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Saudi Arabia should fund all humanitarian aid to Yemen: WFP

ADDIS ABABA (Reuters) - A top United Nations official said Saudi Arabia alone should fund steps to tackle widespread disease and hunger besetting Yemen, where the kingdom has been leading a military campaign for two and a half years.

Comments by David Beasley, Executive Director of the World Food Programme, were unusually forthright for such a U.N. official in criticizing one party in a conflict. Calling for an end to the coalition’s campaign, he accused the Saudi-led coalition of hampering provision of aid.

“Saudi Arabia should fund 100 percent (of the needs) of the humanitarian crisis in Yemen,” he said, speaking to Reuters in Ethiopia during a trip to drought-affected areas. “Either stop the war or fund the crisis. Option three is, do both of them.”

At least 10,000 people have been killed in the war while widespread hunger and an unprecedented cholera epidemic have led aid agencies to describe Yemen as one of the world’s worst humanitarian disasters.

A spokesman for the Saudi-led military coalition fighting in Yemen did not immediately respond to a Reuters request for comment on Beasley’s comments.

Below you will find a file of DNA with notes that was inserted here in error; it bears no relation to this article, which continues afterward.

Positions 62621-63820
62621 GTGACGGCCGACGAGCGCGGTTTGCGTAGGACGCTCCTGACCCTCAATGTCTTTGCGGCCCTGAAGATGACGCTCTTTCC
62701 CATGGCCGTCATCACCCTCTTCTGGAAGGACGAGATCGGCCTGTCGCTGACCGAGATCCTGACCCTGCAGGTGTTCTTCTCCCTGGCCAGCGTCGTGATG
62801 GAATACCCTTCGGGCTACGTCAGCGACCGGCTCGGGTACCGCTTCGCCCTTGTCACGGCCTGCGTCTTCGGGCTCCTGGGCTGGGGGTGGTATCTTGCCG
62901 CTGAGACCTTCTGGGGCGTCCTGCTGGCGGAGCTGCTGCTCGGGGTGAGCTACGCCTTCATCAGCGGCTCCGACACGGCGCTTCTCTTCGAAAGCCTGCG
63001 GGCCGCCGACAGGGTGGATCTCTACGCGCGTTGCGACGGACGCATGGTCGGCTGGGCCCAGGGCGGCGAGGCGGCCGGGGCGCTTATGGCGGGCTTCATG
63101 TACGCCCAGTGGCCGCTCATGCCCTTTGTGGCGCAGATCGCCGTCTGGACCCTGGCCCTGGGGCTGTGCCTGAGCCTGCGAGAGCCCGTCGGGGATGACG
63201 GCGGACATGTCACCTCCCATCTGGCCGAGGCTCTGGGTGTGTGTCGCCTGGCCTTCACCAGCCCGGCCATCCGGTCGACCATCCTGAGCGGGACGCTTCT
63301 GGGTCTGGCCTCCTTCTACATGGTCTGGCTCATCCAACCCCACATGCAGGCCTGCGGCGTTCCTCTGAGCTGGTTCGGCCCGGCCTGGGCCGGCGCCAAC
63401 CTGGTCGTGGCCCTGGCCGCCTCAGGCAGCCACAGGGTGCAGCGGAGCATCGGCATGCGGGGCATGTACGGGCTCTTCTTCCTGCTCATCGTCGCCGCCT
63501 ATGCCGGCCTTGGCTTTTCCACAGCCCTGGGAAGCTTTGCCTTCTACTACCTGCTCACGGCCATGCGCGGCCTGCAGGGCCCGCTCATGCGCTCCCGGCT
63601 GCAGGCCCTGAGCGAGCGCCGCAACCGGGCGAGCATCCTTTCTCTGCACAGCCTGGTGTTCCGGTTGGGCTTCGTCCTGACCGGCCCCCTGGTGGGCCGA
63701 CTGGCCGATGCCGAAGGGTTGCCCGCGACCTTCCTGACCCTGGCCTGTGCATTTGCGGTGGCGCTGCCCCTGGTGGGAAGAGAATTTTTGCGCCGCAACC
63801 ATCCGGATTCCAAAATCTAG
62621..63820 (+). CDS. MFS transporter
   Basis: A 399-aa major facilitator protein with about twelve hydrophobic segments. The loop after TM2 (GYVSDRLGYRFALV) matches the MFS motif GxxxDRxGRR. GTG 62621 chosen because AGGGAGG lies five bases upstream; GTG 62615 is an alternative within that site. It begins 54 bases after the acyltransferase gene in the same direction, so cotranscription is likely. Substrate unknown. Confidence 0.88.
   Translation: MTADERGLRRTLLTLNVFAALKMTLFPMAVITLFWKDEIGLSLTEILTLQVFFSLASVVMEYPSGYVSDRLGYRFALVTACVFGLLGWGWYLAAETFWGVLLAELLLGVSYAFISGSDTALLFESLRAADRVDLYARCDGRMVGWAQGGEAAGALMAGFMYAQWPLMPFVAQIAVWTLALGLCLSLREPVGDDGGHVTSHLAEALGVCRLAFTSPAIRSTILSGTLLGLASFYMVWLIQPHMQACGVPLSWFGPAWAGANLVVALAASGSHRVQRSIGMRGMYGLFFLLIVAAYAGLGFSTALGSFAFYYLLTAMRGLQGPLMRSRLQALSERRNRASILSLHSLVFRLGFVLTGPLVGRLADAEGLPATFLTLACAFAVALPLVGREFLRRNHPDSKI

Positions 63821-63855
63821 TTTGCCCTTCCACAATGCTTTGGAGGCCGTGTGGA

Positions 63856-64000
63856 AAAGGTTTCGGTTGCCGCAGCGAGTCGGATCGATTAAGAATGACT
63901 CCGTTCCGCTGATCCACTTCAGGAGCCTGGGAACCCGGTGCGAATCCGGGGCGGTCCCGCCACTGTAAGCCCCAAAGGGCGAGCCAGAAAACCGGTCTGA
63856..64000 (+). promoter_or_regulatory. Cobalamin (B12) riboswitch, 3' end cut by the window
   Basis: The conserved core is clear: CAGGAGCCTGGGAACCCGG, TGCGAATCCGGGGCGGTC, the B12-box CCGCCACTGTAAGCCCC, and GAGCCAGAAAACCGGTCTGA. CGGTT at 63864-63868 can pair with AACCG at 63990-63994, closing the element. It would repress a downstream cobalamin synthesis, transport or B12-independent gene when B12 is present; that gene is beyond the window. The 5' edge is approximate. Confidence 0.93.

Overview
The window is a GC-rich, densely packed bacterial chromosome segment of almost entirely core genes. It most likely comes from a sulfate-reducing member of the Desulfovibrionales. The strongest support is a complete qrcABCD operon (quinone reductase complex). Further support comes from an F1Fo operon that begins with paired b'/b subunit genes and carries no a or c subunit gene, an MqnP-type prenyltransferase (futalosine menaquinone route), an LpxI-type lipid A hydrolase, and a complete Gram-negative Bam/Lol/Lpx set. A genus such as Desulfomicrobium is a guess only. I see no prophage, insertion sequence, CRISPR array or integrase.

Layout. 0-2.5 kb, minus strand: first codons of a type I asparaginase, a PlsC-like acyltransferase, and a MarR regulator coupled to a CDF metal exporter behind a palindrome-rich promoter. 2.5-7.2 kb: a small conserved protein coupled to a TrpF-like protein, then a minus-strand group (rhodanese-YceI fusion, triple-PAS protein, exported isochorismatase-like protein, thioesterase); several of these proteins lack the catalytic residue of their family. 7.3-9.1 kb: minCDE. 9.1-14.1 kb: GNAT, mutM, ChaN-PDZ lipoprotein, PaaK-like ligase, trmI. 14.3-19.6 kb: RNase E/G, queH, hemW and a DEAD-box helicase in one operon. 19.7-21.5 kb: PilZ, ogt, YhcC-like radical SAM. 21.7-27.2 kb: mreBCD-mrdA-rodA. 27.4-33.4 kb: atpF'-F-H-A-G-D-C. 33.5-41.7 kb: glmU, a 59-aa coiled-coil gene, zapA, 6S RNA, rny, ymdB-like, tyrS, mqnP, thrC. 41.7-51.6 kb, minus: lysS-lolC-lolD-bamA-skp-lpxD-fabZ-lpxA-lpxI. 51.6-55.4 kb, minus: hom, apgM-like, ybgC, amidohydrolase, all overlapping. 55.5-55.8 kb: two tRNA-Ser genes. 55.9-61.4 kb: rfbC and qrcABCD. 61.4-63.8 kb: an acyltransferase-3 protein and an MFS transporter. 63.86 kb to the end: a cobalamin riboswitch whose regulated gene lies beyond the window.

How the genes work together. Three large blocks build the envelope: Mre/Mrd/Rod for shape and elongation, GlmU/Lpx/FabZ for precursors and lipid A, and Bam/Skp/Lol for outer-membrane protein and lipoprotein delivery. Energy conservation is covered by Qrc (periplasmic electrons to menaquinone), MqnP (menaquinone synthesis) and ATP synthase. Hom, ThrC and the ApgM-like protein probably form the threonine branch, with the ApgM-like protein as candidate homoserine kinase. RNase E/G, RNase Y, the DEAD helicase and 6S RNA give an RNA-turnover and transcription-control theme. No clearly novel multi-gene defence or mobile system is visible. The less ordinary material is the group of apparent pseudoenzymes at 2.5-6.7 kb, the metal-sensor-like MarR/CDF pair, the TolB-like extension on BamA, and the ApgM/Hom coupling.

Saudi Arabia’s Crown Prince Mohammed bin Salman donated $66 million in June to the United Nations Children’s Fund and the World Health Organization (WHO) to help combat the cholera epidemic there.

The kingdom says hundreds of millions of dollars it has pledged to humanitarian programs has benefited civilians on both sides of Yemen’s conflict.

The conflict pits Yemen’s internationally recognized government backed by the coalition against the Iran-aligned Houthi movement, which seized control of the capital Sanaa in 2015 and continues to control the country’s main population centers in the north and west.


The coalition has launched thousands of air strikes in a so far unsuccessful bid to dislodge the Houthis from power and have imposed a near blockade on Yemen’s ports, borders and airspace.

Saudi Arabia and its allies say they aim to prevent arms shipments to the Houthis, but aid groups say the curbs have deepened the suffering of millions.

Aid agencies have called for greater access to the Houthi-run north, and the U.N. has accused the coalition of restricting entry to vessels bound for the key Red Sea port of Hodeidah through which around 80 percent of Yemen’s food imports once arrived.

But five cranes at the port have been destroyed by air strikes, forcing dozens of ships to line up offshore because they cannot be unloaded.

“We are having problems with access,” Beasley said.

“The Saudis have created serious complications for us because of the port being blockaded to a certain degree, and the destroying of the cranes at Hodeidah port ... That has substantially reduced our capacity to bring food in.”

Beasley added that coalition restrictions had obstructed the delivery of fuel needed by U.N. vehicles which travel in and out of Sanaa carrying aid and personnel.

The U.N. Office for the Coordination of Humanitarian Affairs (OCHA) says two million people have been forced by the fighting to flee their homes while cholera has killed 2,000 people and infected 600,000.

Reporting by Aaron Maasho; Editing by George Obulutsa and Noah Browning